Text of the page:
Campsite / Habitat Study2018-07-16T10:12:27+00:00

Project Description

CAMPSITE / HABITAT STUDY

OBJECTIVE: The Foundation would like to support an extension of a campsite density & habitat study in a comprehensive assessment of human and equestrian traffic on the JMT Corridor.

CAMPSITE / HABITAT STUDY

OBJECTIVE: The Foundation would like to support an extension of a campsite density & habitat study in a comprehensive assessment of human and equestrian traffic on the JMT Corridor.

In October 2017, a research project was started by the U.S. Forest Service, the National Park Service, the Bureau of Land Management, and the U.S. Geological Survey to develop sustainable Best Management Practices for resolving camping resource impacts at high use/high impact locations along the Southern California part of the Pacific Crest Trail.

The agencies collaborated with our partner non-profit, the Pacific Crest Trail Association, in this undertaking as well as the Aldo Leopold Wilderness Research Institute and researchers from Virginia Tech University. Included among the research locations were two areas on the John Muir Trail at Thousand Islands Lake, above, and at the Mt. Whitney Portal trail.

The Foundation would like to apply the protocols of this study to assess the full length of the John Muir Trail, as well as its network of access trails and its main re-supply sites. Foundation board members Cris Chater (known on the JMT as “Strider”), John Dittli and Elizabeth Wenk are working now to identify and map the most heavily-used access trails and areas where hikers congregate along the JMT. Once marked on a map of the JMT (the “JMT Corridor Map”), this will be a good basis to begin formulating such a study.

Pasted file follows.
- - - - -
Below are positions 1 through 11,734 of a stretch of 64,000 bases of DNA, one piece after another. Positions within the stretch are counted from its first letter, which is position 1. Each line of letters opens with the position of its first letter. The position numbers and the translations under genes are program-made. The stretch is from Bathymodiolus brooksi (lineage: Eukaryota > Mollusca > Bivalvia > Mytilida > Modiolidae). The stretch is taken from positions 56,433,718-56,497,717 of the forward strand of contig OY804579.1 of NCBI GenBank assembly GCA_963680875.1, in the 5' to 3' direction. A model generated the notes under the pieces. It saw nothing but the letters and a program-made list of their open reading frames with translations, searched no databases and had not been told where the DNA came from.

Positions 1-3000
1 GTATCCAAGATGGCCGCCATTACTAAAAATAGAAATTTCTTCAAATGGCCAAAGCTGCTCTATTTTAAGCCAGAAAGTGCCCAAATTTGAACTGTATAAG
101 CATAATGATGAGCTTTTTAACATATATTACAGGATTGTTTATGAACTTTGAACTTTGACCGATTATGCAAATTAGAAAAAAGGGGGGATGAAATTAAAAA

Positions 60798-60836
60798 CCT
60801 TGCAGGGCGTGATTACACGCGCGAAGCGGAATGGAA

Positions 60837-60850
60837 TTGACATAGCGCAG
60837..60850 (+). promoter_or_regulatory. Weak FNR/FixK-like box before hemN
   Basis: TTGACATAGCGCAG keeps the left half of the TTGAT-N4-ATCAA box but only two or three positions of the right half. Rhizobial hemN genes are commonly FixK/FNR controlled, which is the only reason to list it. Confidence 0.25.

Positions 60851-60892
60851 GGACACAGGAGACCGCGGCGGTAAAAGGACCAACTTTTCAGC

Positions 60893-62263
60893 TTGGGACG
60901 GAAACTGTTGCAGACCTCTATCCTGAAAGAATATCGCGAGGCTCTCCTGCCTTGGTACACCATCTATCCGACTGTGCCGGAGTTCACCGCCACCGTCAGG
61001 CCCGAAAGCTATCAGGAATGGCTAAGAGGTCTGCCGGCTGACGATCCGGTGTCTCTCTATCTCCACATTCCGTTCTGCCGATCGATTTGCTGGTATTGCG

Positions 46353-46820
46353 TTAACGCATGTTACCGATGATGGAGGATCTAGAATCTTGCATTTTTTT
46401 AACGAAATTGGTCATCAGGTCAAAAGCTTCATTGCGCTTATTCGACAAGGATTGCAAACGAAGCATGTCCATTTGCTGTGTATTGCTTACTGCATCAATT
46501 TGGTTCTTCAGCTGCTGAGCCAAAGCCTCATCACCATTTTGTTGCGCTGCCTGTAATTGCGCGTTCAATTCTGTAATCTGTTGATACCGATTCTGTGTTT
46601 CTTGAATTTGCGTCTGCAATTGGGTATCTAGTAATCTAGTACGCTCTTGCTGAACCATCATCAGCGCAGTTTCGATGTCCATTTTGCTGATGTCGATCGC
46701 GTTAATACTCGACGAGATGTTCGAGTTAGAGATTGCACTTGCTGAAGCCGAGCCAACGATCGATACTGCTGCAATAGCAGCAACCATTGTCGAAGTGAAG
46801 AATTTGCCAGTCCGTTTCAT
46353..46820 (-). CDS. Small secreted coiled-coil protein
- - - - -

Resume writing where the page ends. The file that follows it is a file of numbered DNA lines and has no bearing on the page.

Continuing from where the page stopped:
Given the concentration of recreational focus on the John Muir Trail by all classes of backpackers and hikers, such a study would assist in the understanding of both urgent and long-term restoration and conservation strategies.

The Foundation would support with funding and volunteers any effort recommended by the study or advocated by the federal agencies.

In October 2017, a research project was started by the U.S. Forest Service, the National Park Service, the Bureau of Land Management, and the U.S. Geological Survey to develop sustainable Best Management Practices for resolving camping resource impacts at high use/high impact locations along the Southern California part of the Pacific Crest Trail.

The Foundation would like to use the protocols of this study to assess the full length of the John Muir Trail, as well as its network of access trails and its main resupply sites. Given the concentration of recreational focus on the John Muir Trail by all classes of backpackers and hikers, such a study would assist in the understanding of both urgent and long-term restoration and conservation strategies.